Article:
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Basketball Injuries: Most Common, Risks, and Types

Basketball is a popular sport, especially among children and young adults. But the sport carries a risk for injury, whether played in an organized league or with friends on a local park court:

  • More than 200,000 basketball-related injuries occur to young people under age 15 each year requiring treatment in hospital emergency departments. 
  • Basketball is the fourth leading cause of injury in both unorganized settings and organized community team sports. 
  • Injuries to basketball players are usually minor, mostly sprains and strains. The ankle and knee are the most common sites of injury, followed by the lower back, hand, and wrist.
  • Eye injuries are frequent, usually as a result of being hit with fingers or elbows. Along with baseball, basketball is one of the leading causes of sports-related eye injuries in children. 
  • Along with baseball, basketball accounts for nearly half of all sports-related mouth injuries
  • At the high school and recreational levels, injuries occur more frequently during practice; college players are injured more often during games. 
  • Girls and women appear to have a slightly higher rate of injury than boys and men. And many of the injuries female players sustain are more serious than those of their male counterparts (e.g., knee injuries)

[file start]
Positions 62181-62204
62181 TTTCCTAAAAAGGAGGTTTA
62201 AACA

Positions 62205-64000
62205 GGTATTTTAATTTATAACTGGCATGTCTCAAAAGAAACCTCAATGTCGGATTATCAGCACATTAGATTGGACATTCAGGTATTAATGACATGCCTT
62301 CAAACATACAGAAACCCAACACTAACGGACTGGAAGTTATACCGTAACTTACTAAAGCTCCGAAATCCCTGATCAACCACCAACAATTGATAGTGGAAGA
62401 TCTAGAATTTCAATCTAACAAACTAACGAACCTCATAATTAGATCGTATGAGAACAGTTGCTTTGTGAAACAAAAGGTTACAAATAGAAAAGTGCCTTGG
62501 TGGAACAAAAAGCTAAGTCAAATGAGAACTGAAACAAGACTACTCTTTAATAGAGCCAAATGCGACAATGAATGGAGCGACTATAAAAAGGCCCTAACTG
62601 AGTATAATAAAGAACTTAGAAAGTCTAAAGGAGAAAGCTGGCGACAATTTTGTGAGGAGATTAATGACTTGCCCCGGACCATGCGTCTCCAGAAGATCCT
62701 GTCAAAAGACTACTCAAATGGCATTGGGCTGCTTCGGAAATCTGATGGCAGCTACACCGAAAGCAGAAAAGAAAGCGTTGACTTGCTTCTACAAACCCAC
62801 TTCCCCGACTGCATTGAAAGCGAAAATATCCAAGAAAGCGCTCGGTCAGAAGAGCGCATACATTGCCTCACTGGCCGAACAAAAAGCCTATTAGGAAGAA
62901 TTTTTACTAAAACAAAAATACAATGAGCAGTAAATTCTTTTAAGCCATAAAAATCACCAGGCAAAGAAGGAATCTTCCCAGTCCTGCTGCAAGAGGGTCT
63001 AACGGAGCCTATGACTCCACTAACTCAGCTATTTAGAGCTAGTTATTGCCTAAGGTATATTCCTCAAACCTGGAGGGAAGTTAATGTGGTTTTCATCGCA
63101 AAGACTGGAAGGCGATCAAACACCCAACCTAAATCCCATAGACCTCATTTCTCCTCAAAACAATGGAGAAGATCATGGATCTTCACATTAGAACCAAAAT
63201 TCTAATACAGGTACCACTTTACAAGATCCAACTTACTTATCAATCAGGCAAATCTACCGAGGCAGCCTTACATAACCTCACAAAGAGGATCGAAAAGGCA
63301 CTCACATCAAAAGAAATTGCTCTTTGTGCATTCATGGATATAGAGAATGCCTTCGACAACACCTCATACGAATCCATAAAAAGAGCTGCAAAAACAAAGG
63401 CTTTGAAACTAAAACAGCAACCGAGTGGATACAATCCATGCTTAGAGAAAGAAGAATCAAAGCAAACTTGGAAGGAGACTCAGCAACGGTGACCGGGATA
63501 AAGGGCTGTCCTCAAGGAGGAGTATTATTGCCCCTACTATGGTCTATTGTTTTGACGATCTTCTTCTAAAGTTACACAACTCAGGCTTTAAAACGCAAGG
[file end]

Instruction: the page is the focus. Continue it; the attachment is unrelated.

• According to a study by the National Athletic Trainers Association, two players on every high school basketball team in the country, regardless of gender, are likely to be injured during a season.

Types of Injuries

Of injuries suffered by high school basketball players, the NATA study found that the most common were:

  • Sprains (a partial or complete tear of a ligaments around a joint -- wrist, finger, knee, ankle, toe)(44.6% boys, 44.2% girls).
  • General trauma (26.5% boys; 19.6% girls) 
  • Strains (a partial or complete tear of a muscles or tendons) (13.3% boys, 16.2% girls)
  • Body part injured
    • Ankle/foot (38.3% boys, 36.0% girls) 
    • Hip/thigh/leg (14.7% boys, 16.6% girls)
    • Knee (10.3% boys, 13.0% girls) 
    • Forearm/wrist/hand (11.5% boys, 11.2% girls) 
    • Face/scalp (12.2% boys, 8.8% girls)